Lincoln In The Bardo, George Saunders, Hardcover, 343pp, February 2017, Random House

This book has been buzzed about for months, received rave reviews, and was much loved by people whose opinions I respect. It is indeed imaginative and very different from most things I read or have ever read. Does that make it the masterpiece people are calling it? I don’t know. I liked it. The writing is — no question — quite beautiful and brilliant and ingenious and poetic and dramatic and often riveting. The plot is to do with Lincoln’s son Willie, who stays in limbo with other souls refusing to face the realities of their deaths, and President Lincoln returns to the crypt to hold and mourn his dead son. But that is misleading, as it is really a framework for a much larger exploration of the lives and deaths and disappointments and delusions of an entire culture which manages in its fanciful, ferocious execution to be startlingly relevant to the current state of the world, this country, human consciousness. Definitely a should read for everyone. (But I STILL say the books of the year are LILLIAN BOXFISH TAKES A WALK by Kathleen Rooney [CLICK IT HERE]  & RUNNING by Cara Hoffman [CLICK IT HERE].)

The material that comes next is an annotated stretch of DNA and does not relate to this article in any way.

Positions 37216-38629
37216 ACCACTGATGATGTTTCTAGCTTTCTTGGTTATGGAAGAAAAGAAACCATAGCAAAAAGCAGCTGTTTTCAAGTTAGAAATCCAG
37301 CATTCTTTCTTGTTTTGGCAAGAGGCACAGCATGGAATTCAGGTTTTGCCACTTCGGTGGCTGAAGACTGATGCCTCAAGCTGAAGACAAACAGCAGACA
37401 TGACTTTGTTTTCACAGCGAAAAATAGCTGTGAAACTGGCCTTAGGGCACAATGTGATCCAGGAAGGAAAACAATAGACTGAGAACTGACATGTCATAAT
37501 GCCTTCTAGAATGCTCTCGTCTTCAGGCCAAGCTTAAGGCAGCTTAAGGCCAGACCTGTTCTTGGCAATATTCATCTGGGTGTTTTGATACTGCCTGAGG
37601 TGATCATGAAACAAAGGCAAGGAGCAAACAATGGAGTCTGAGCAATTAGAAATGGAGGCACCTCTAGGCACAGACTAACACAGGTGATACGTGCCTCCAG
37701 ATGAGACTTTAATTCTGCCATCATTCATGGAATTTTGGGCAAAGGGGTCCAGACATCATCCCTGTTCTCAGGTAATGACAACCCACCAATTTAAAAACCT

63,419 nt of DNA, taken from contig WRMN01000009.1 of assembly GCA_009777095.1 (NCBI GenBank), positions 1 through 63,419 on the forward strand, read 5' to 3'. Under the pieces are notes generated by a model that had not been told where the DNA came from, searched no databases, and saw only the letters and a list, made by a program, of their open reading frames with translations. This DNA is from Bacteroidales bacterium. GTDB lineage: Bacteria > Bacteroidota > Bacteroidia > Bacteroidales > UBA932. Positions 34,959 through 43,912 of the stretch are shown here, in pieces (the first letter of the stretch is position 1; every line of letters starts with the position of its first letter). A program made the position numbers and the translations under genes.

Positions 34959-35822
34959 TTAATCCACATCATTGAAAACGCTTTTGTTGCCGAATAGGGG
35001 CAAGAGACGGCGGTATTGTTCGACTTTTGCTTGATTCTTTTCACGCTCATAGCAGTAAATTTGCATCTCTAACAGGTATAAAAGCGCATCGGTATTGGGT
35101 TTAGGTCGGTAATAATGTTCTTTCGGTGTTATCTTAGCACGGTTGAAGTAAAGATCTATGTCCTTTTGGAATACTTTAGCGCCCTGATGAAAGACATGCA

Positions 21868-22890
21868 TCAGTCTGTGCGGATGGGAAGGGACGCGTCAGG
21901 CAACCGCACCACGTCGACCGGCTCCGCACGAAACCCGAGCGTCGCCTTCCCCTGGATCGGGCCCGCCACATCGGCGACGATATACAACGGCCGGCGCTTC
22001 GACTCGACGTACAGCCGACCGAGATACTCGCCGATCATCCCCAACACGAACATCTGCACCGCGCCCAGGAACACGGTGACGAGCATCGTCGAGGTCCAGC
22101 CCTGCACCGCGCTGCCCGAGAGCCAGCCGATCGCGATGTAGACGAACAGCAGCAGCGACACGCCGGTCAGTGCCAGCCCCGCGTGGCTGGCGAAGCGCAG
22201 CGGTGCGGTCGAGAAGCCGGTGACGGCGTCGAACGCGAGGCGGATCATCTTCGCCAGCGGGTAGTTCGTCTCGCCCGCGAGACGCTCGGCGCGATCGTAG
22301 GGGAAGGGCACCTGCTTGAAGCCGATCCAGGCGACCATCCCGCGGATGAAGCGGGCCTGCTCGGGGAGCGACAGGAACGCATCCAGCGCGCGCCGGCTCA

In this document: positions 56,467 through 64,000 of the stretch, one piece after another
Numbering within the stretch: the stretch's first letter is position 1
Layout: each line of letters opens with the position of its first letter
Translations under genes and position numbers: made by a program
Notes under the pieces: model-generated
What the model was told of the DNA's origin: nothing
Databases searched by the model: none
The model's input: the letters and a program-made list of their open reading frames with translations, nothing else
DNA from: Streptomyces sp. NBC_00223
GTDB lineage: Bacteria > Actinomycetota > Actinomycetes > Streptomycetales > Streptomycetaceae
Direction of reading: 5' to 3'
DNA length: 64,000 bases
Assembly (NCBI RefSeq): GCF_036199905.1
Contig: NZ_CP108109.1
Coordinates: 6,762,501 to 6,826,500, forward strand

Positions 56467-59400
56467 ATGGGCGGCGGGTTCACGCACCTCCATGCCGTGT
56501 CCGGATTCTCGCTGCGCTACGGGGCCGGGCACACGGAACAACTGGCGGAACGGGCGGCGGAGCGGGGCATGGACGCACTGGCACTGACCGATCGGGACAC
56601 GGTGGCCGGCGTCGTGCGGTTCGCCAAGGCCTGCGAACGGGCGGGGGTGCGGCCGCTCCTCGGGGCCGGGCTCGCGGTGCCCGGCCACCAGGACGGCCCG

Swimming Lessons, Claire Fuller, Hardcover, 350pp, February 2017, Tin House Books

I have long followed Claire Fuller on Twitter — when I was on all the time, before this hiatus I am taking, we Tweeted in the same circles. I hesitate sometimes to read books by people who I “know” — but, deep breath and sigh of relief, reading Claire Fuller was a rewarding decision. And, apparently I am not the only one to think so, as the HOLD LIST at the library for this book was longer than the one for Lincoln In The Bardo.